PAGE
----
And so, on the Sunday before camp began, here came Sam and Lil who took us to the village of Guadalupe where we ate what may be the best steak dinner I have ever experienced. I helped Lil from the car and led her in to the dining room. In recent years she has developed Macular degeneration and can see very little. She can’t read at all, and Sam won’t let her try to cook. It breaks my heart.

But she is as beautiful as ever, as thoughtful, as sweet, as kind…as Christian.

She had bought a card to celebrate my birthday. “I had to get someone to take me to pick it out, and I told them it might take me a while,” she explained when she handed the beautiful card to me. As I read it, she finished. “This was the first one we found, and although we looked at others, I knew this was the one I wanted to give to you.” She beamed.

“Pretty, isn’t it?” Sam put in.

“Happy Birthday, My Friend

We’ve been friends for a long time now. And we’ve seen a lot of changes through the years.

but our friendship has never changed except to grow stronger.

Our busy lives have sometimes kept us apart, but even then, I’ve always felt close to you.

and then when we’ve gotten togther again, I’ve always felt we could take up right where we left off.

I’ve been lucky to meet new friends along the way,

but none can compare to a true and trusted friend like you.

So on your birthday, I want to tell you how very special you are to me. We share a wealth of memories and such warmth and closeness that only real friends can have.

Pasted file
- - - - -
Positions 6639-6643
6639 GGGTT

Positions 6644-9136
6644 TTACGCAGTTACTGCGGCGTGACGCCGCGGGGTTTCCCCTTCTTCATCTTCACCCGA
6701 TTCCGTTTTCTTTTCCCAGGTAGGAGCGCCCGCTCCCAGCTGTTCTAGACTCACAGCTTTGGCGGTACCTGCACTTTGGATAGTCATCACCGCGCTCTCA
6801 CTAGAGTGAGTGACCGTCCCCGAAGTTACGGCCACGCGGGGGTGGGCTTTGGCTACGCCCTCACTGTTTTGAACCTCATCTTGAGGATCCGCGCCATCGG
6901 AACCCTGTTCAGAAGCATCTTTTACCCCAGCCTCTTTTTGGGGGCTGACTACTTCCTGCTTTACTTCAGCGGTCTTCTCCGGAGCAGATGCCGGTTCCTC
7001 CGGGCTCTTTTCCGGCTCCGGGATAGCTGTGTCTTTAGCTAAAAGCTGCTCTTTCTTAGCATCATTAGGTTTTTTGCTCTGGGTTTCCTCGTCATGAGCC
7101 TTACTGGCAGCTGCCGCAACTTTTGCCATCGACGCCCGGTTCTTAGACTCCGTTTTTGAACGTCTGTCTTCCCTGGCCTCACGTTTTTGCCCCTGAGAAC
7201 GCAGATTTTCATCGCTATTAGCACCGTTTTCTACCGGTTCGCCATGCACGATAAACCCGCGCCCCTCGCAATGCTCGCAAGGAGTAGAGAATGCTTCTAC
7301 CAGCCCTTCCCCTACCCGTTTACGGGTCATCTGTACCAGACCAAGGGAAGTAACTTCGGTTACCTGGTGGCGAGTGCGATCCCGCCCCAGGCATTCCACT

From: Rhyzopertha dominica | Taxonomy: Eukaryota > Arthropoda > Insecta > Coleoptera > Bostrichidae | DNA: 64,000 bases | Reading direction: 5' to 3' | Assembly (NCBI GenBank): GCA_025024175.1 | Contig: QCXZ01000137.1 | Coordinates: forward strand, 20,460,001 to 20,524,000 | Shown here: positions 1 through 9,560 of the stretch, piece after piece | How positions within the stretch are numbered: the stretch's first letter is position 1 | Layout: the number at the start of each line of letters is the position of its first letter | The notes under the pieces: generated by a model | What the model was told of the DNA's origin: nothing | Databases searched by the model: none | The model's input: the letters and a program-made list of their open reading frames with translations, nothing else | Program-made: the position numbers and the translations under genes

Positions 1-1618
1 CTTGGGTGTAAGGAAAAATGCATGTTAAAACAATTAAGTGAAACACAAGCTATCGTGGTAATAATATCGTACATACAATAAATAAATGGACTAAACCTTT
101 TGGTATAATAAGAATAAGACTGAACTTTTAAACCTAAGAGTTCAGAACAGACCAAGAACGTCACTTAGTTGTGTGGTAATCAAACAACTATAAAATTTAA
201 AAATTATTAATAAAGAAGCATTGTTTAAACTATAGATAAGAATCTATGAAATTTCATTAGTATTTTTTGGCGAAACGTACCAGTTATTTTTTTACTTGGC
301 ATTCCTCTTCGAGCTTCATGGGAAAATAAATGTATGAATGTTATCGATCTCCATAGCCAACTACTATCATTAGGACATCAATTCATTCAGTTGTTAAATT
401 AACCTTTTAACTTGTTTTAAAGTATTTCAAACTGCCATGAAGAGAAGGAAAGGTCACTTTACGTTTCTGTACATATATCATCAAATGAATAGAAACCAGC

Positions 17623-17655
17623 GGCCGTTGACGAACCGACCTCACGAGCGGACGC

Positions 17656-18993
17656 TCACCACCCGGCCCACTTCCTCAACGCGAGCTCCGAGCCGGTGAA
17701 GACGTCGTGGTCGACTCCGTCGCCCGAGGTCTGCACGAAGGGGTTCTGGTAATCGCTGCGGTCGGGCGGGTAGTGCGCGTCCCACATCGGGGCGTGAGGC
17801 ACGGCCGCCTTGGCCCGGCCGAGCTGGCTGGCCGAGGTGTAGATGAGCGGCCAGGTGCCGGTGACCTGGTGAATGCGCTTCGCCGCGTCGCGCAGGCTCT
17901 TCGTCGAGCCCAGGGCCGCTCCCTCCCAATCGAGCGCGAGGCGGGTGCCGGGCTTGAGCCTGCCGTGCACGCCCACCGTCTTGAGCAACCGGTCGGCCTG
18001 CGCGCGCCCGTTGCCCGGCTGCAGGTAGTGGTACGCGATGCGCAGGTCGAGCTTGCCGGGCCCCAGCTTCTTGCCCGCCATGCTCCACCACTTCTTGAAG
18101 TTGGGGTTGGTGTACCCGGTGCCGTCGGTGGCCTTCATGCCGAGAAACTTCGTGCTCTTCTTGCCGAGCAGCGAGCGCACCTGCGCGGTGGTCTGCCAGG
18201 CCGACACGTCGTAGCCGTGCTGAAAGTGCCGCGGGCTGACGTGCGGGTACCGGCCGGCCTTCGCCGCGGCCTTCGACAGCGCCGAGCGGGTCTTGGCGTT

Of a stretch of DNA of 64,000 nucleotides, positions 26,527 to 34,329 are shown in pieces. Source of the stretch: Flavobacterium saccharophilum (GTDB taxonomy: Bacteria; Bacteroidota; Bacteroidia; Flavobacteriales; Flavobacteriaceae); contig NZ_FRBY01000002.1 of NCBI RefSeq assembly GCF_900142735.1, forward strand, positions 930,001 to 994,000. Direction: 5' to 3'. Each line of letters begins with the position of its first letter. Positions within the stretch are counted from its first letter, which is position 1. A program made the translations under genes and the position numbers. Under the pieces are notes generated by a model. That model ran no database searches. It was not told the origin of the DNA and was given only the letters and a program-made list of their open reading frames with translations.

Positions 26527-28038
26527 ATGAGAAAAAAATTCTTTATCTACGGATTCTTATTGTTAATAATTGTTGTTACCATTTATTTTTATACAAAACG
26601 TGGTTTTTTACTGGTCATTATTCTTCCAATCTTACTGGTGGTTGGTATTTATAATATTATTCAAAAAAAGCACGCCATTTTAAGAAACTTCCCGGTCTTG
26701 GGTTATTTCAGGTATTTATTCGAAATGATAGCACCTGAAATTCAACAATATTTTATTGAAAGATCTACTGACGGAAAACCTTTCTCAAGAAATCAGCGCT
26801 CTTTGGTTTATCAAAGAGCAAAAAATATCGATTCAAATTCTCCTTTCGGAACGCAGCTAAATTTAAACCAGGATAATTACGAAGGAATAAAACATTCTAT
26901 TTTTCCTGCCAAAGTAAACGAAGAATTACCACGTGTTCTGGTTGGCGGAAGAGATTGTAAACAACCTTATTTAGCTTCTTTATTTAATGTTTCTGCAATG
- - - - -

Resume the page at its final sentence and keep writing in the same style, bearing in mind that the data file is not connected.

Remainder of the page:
And that means the world to me. (D. Walley Hallmark Cards)

I love Lil White and count myself blessed that she calls me friend…and yes, Sam is sweet too. I love him as a brother.

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My devotional blog is here.

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The Times of Your Life–Part 3

Lil White and Time, originally uploaded by Shirley Buxton.

For more than 30 years, I believe, my dear friend Lillian White was the ladies ministries president of the Western District, and it was under her leadership that our ladies conferences were begun. In the beginning we referred to them as ladies retreats, as they were held in rustic retreat settings.

During the 25th anniversary conference in Visalia she was honored in many ways. One involved calling her to the front and presenting her with an elegant single crimson rose. She is a beautiful and very dear woman of God. I have seen Lillian faced with extreme challenges, and while I have seen her hurt–and expressing such hurt–I cannot recall ever seeing her angry with anyone. Truly, I cannot…and I have known her intimately for more than 50 years.

In this column, I want to add this personal tribute to Lillian White. The richness of my life has been enhanced by knowing her, and any skills I may possess in a similar area are to a great extent a result of sitting at counsel with her, of talking in private with her, of praying and crying and rejoicing together…over a very long period.

She is deserving of any honor and praise extended to her.

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My devotional blog is here.